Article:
The end of a major international tournament, like Euro 2012 that just ended, is a good chance for some stat istical brushing up. This time? The greatest scorers for the best national teams in history, from Brazil, through Italy and Germany to even Mexico and Austria, with some great names like Gabriel Batistuta and Theirry Henry popping up.

How did we choose the 20 teams? We didn’t try and determine who actually are the 20 greatest national sides, so we took the World Cup all-time table and used that as indication for greatness.

Gabriel Batistuta (Argentina) – 56 Goals

Gabriel Batistuta, one of the greatest scorers in the world for over a decade began his scoring spree for Argentina in 1991, scoring six goals for Argentina in the 1991 Copa America, winning the tournament. Two years later he led his side to their last triumph in the tournament to date, scoring three more goals. He was part of the 1994, 1998 and 2002 World Cup squads, never making it past the second round. Batistuta is one of the few players with hat-tricks in two World Cup tournaments.

Hernan Crespo is 20 goals behind him at second while Lionel Messi, with 26 goals for the national team so far is at fourth, being the closest one with a chance of catching up.

Toni Polster (Austria) – 44 Goals

Toni Polster, despite not being part of Austria’s golden age of the 1930’s (in football, that is), was chosen in Austria’s Team of the Century in 2001. He played in two world cups for the national side, in 1990 and 1998, scoring only once, in 1998, against Cameroon. He scored over 300 goals for his clubs in a 18 year career. He’s second on the caps list with 95, behind Andreas Herzog. He’s followed by Hans Krankl on the goal list (34), the current head coach of LASK Linz. Of active players for the national side, Marc Janko is “closest” with 10 goals.

Bernard Voorhoof & Paul Van Himst (Belgium) – 30 Goals

Bernard Voorhoof played for Belgium in the 1930, 1934 and 1938 World Cups, scoring his 30 goals in 61 matches, one of only six people (5 players and one referee) to participate in all three pre-second World War world cups. Van Himst played for Belgium in the 1970 World Cup and Euro 1972, needing 81 caps to score his 30 goals. Daniel Van Buyten, with 10 goals for the national side, is the top scorer among those still playing international football.

Pele (Brazil) – 77 Goals

Greatest player ever? That’s for another time and another debate. Pele played in 92 matches for Brazil in their greatest and most dominant era, scoring 77 goals while playing in four World Cups and winning three, the only player to be a part of three World Cup winning sides (1958, 1962, 1970), despite not being an integral part of the ’62 side. He’s followed by Ronaldo with 62 goals. Among active international players, Ronaldinho, who has played for the national team in 2012, has 33 goals.Robinho has 26.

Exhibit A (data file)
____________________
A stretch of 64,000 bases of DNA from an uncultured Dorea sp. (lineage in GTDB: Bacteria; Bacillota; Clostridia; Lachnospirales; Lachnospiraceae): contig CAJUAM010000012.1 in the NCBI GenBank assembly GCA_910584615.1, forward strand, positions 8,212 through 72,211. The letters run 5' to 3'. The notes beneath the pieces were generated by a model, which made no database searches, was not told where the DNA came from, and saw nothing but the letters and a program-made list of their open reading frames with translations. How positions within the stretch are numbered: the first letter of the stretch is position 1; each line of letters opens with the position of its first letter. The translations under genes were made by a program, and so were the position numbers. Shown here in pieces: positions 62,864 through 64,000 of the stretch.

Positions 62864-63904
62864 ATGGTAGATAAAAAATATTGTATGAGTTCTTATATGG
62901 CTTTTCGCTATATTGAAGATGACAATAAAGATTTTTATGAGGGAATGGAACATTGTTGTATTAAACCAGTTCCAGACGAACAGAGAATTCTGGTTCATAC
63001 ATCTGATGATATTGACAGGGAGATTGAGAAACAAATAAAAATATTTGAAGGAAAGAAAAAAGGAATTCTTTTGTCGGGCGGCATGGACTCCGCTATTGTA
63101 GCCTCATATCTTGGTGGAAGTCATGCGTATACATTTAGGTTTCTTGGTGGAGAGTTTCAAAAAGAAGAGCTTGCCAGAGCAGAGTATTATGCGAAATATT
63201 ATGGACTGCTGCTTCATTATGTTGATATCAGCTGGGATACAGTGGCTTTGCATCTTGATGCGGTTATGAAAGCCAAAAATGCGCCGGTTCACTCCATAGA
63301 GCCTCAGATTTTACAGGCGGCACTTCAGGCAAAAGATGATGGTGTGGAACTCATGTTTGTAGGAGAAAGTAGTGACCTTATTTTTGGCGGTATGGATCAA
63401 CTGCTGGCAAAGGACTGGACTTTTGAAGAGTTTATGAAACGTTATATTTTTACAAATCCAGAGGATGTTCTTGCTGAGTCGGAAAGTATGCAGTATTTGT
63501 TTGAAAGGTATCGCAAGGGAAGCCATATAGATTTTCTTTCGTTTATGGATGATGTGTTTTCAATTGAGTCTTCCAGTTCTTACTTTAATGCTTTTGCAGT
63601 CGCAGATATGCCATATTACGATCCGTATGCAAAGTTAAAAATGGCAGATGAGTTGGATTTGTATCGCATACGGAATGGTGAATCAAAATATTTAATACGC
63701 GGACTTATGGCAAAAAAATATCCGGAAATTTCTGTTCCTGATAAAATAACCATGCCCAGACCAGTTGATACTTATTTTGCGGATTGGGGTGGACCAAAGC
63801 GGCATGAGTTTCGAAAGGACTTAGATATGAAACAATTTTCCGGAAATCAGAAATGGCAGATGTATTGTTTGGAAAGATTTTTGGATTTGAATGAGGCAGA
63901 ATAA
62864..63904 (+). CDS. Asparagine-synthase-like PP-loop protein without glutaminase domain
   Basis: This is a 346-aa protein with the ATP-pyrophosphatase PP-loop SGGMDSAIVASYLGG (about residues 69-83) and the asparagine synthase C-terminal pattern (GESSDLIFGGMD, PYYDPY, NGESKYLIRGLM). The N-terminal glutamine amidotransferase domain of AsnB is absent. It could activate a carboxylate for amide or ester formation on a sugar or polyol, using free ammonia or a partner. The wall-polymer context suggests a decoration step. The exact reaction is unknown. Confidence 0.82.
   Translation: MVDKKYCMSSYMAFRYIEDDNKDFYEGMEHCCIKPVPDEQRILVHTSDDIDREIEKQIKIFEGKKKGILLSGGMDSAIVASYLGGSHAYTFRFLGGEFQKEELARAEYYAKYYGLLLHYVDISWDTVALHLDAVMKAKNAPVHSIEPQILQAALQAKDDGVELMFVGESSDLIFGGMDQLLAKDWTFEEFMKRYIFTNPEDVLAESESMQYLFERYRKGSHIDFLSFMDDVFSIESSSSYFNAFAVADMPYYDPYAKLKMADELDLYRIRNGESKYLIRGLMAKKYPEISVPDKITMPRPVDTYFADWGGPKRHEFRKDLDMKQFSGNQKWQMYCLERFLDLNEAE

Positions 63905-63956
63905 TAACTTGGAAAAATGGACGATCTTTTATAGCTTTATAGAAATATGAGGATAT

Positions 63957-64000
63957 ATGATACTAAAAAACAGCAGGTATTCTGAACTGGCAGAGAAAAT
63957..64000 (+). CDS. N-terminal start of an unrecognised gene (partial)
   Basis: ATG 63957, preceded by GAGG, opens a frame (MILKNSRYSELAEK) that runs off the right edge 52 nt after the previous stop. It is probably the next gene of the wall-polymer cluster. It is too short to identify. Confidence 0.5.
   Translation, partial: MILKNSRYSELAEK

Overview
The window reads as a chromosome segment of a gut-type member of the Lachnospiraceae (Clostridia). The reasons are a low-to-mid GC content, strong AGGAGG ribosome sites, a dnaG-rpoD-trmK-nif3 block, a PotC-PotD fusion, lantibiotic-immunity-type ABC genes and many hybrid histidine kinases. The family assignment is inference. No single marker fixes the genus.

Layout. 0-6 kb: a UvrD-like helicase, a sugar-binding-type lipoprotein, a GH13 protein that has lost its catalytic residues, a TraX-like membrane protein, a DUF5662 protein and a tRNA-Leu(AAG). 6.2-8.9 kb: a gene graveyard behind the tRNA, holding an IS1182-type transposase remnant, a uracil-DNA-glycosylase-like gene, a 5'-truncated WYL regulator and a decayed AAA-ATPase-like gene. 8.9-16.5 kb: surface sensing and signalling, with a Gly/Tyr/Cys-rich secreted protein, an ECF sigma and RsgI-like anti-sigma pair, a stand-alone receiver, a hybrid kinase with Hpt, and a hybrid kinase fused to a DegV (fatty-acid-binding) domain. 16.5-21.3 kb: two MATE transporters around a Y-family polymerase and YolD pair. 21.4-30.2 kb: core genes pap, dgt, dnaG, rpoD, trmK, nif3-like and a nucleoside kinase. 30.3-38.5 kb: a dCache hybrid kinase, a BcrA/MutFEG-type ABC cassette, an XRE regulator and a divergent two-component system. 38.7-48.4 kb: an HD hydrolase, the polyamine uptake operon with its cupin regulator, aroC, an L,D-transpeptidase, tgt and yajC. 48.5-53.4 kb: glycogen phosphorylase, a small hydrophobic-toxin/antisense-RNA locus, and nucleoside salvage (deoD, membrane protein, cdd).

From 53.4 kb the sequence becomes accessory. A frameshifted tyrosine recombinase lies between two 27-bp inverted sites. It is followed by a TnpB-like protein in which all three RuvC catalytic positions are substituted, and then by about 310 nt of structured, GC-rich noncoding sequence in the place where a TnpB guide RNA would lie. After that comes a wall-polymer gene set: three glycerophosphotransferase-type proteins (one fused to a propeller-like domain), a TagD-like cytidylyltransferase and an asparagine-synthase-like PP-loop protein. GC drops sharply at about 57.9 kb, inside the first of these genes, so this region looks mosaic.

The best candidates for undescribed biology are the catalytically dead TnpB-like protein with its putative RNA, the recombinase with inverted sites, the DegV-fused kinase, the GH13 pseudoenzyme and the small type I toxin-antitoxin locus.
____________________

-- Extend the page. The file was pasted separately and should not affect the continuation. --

Marcelo Salas (Chile) – 37 Goals

Salas, retired now four years, played alongside Ivan Zamorano in the national team, leading Zamorano in the Chilean charts by three goals. He won a title with each of the clubs (Juventus, Lazio, River Plate, Universidad de Chile) he’s played for during his career, playing in two Copa Americas (1995, 1999) and one World Cup (1998), scoring four goals in that tournament. Humberto Suazo is the chief chaser among active players with 21 goals in 50 caps.

Jan Koller (Czech Republic) – 55 Goals

Koller and the Czech Republic make the list thanks to the achievements of the united Czechoslavkia team. Koller, who played his final match for the national side in 2009. He played in three Euro tournaments (2000, 2004, 2008) and one World Cup (2006). He has three Euro goals in his career and two in the 2006 World Cup. He’s followed by Milan Baros in the scoring charts with 41 goals.

Bobby Charlton (England) – 49 Goals

Over 40 years since his last appearance for the national side, a few have come close to Charlton’s scoring record, but they always fall short. Charlton played in four World Cups with England, most famously in their only triumphant campaign in 1966, scoring three goals in that tournament. He also played in the 1968 Euro, scoring one goal. Gary Lineker was one goal away from tying Charlton, Michael Own stopping at 40. Wayne Rooney, with 29 goals, might still reach him.

Thierry Henry (France) – 51 Goals

France’s greatest striker ever is still playing football in the MLS, making his last appearance for the national side in the abysmal 2010 World Cup. Henry set up the illegal goal that put France through the playoffs, in that notorious match against Ireland. Henry won the World Cup (1998) and the Euro (2000) with the French golden generation, scoring 10 goals in major tournaments. Michel Platini is second on the list with 41 goals. Karim Benzema, with 15 goals, is the closest among active players.

Gerd Muller (Germany) – 68 Goals

Gerd Muller is one of the greatest strikers in the history of the game, scoring 68 goals in 62 caps for West Germany, winning the 1974 World Cup and Euro 1972, while enjoying an illustrious club career with (mostly) Bayern Munich, scoring nearly 500 goals for his clubs. He scored 10 goals for West Germany in the 1970 World Cup (SF), four in Euro ’72, including two in the final and one, his final goal for the national team, in the 1974 World Cup final. He’s followed by someone who might still catch up – Miroslav Klose with 64 goals.

Ferenc Puskas (Hungary) – 84 Goals